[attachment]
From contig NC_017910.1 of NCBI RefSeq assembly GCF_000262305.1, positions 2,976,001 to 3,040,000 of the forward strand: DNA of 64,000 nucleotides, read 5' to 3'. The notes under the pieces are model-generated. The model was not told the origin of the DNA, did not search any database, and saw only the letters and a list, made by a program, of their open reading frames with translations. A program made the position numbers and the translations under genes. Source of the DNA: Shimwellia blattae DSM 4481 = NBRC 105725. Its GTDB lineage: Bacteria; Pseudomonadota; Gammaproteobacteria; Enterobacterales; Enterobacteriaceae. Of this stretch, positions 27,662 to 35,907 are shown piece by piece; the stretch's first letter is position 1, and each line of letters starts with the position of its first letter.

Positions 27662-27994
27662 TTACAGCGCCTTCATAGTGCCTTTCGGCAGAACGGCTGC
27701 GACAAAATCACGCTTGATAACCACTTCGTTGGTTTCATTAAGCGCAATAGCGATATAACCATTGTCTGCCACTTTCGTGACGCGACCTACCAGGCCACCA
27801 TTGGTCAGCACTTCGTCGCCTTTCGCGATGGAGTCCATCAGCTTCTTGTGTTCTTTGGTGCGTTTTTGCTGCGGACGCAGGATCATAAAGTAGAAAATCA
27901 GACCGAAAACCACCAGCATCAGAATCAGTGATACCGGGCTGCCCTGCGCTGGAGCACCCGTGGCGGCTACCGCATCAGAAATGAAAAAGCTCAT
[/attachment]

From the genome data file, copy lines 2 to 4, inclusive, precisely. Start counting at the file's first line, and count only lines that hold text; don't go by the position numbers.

Positions 27662-27994
27662 TTACAGCGCCTTCATAGTGCCTTTCGGCAGAACGGCTGC
27701 GACAAAATCACGCTTGATAACCACTTCGTTGGTTTCATTAAGCGCAATAGCGATATAACCATTGTCTGCCACTTTCGTGACGCGACCTACCAGGCCACCA